By Boris Schlossberg at BKForex
At the beginning of last week, Bloomberg ran a long story mourning the demise of the bank FX trader. "Take the pay cut, " warned one veteran darkly. "Oh, and don't wait for the phone to ring."
The computers have taken over. The algos now do most of the market making and HFT firms like Virtu dominate flow whittling margins to a tenth of pip. Long gone are the days when you could take your mates for a beer and get preferential treatment on client flow. Or better yet when you could simply markup deals 20 pips or more for "non market" sensitive customers like corporates, pension funds and equity mutual funds. It was a great party while lasted, built on insider info, expense accounts and very little economic value.
Dealing FX still remains a cheaters game. Banks continue to pay their multi billion dollar fines for rate fixing and proceed in their tricks and treats. But the party is clearly coming to an end. Customers are much smarter, everyone has access to price information and competition has become fierce. FX will never be a totally clean market until it goes on exchange but it's good enough at this point so that retail traders can play the game on mostly level playing field.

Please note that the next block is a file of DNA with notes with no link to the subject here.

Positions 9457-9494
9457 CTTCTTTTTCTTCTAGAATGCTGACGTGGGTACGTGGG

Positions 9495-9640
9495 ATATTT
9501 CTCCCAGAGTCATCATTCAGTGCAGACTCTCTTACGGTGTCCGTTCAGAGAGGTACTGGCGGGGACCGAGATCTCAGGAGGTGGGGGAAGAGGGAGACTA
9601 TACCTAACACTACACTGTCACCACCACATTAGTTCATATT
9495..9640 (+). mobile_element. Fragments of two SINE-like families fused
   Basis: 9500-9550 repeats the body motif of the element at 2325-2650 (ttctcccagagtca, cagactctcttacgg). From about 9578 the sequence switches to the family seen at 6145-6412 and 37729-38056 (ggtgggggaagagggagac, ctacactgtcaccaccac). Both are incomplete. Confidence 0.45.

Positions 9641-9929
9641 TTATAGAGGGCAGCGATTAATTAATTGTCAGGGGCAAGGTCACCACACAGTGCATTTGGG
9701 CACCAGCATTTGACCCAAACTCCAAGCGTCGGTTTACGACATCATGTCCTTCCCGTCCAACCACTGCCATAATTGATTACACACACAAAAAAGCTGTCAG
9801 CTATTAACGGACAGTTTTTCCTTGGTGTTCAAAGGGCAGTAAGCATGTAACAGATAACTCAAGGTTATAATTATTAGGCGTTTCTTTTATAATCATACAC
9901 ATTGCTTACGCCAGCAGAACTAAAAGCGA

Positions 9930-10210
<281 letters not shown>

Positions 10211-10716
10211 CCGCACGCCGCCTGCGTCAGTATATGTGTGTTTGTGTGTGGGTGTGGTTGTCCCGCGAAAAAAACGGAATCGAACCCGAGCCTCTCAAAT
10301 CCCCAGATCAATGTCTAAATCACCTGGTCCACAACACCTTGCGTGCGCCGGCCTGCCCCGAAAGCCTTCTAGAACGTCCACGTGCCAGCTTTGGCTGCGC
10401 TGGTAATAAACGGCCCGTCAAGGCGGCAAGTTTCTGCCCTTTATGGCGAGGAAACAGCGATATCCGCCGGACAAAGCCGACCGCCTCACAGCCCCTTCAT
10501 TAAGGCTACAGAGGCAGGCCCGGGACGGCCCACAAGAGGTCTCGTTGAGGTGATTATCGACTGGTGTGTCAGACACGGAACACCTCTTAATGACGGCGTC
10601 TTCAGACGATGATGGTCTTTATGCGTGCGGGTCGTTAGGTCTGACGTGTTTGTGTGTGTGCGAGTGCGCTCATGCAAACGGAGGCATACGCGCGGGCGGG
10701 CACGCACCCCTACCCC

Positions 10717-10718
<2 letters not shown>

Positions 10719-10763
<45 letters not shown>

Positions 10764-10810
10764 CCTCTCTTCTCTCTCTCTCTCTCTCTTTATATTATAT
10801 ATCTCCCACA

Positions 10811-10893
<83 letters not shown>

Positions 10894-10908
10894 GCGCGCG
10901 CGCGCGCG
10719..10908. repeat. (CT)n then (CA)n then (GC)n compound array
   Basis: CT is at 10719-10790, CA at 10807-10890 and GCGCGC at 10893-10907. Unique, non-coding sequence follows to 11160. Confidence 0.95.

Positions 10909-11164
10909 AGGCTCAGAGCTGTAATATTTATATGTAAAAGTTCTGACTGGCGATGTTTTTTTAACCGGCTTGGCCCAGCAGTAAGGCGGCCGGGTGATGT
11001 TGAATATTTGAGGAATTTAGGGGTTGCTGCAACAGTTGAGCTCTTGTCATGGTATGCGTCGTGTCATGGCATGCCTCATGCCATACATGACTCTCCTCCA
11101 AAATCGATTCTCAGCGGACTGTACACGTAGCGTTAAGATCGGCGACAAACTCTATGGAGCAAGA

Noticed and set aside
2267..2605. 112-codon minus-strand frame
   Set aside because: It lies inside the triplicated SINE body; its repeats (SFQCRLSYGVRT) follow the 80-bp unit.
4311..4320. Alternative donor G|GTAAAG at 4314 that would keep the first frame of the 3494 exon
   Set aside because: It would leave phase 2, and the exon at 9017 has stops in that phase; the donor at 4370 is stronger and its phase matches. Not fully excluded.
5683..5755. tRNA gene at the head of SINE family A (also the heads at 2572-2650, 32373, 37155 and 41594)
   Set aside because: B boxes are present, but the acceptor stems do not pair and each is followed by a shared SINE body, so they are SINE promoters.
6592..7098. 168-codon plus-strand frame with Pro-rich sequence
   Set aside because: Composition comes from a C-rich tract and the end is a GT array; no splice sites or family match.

And therein lies the irony. The very same technology that is killing the pro trader is enabling the retail trader to compete effectively in that most unforgiving of arenas -- the FX day trading market. Right now as I sit and type this, I am looking at nine screens that give me the following services all for free:
Streaming dealable quotes as tight at 1/10th of a pip on euro and yen and 1/2 pip on cable. Just a few years ago I was paying as much as 5 pips spread for GBP/USD and now that's often my profit on a trade.
Live Squawk box out of London that keeps me up to date on all the breaking macro and central bank news, so I can react quickly to any potential action.
An RSS feed from my buddies at ForexLive that gives me color on the market 7 days a week.
Charts, Charts, Charts -- you name it you can have it and all for either free or a few bucks per month.
A Live News Applet that gives me eco data as quickly as a Bloomberg terminal
MT4 -- my very own algo machine that lets me manage my trade inventory at the speed of light and takes all the sloppy trade entry/logic out of my fumbling hands.
Last but certainly not least -- Slack. The greatest software of the 21st century that allows me to trade in a chat room with traders from all over the world 24 hours a day 5 days a week. All of our trades are instantly uploaded into the room and we can discuss, analyse and get inspiration from each other -- just like a dealing floor but only better.
So as I observe the market changes over the past decade, I can honestly say -- it's only getting better.
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